I tried something a little different for this blog post, in response to being invited to participate in the Perpitube exhibition at Pitzer College art galleries, curated by Pato Hebert and Alex Juhasz. The exhibit focuses on YouTube, social media and its convergence or impact on artistic practice, which is the focus of Juhasz’s recent work. By curating a selection of YouTube clips and editing them together to illustrate a text, I experimented with collecting this open source material to make a point about the phenomenon of emergent complexity and its relationship to socially-engaged artistic practice.
Some material is reiterated from a previous blog post, and I am indebted to the work of Steven Johnson and his book Emergence: The Connected Lives of Ants, Brains, Cities, and Software, as well as the peerless work of Michel de Certeau.
Below is the text:
Every chance I get, I climb above the city and take in the panorama. Los Angeles is particularly filmic – the infinite density and natural beauty ensures that every view is both picturesque and overwhelming. When I view my city from this perspective, I am reminded of Michel de Certeau’s poetic article “Walking in the City.” Just as de Certeau wrote about the crests and undulations of the “urban island” of Manhattan, I find myself admiring the long Wilshire district of steel and glass and occasional brick and the city beyond. The light-studded hills of Hollywood loom to my north, the post-industrial orange street lights and boxy structures spread to the south, with the rising terrain of Bunker Hill to the east and the long wide boulevards to the ocean, due west.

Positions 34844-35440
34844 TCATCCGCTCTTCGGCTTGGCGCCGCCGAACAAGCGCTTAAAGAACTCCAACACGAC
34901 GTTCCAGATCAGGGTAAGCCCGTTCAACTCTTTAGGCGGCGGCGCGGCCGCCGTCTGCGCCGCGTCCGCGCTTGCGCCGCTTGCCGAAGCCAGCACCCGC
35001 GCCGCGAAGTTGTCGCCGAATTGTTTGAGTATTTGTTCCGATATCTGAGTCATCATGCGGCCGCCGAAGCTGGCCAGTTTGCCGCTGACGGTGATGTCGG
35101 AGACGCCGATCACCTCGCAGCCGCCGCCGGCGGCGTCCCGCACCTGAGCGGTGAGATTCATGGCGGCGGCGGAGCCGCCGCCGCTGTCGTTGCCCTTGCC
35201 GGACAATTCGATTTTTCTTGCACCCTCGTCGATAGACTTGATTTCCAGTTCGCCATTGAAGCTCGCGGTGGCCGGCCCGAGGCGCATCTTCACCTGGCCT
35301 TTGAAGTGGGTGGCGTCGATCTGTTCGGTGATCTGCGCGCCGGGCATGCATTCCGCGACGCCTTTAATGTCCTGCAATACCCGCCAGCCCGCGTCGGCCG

De Certeau asks, as I always do, “Must one fall back into the dark space where crowds move back and forth, crowds that, though visible from on high, are themselves unable to see down below?” He calls this “an Icarian fall.” He means that the city cannot remain frozen in our view forever, and the pleasure of totalizing the city into a vista is merely a temporary delight. This divide between the wholistic conceptualization of the city versus the messy, complicated morass of spatial practices and feelings and people and overlapping communities and spheres of knowing challenges any visionary that wishes to effect social justice or change by engaging the political. There is always the discouraging Icarian fall, and the struggle to hold on to the totalizing vision that binds all the uneven fragments together. I remember this divide as I think about socially-engaged art practice, artists who orchestrate participatory works, and especially those with a social justice prompt or goal in mind. When one’s material is so unknowably complex, when one is addressing neighborhoods and communities and a morass of social relations into one’s art practice, how can any pre-conceived goal be possible? How can any moral right be universal? How can order ever be claimed from such chaos, and a better, higher order at that?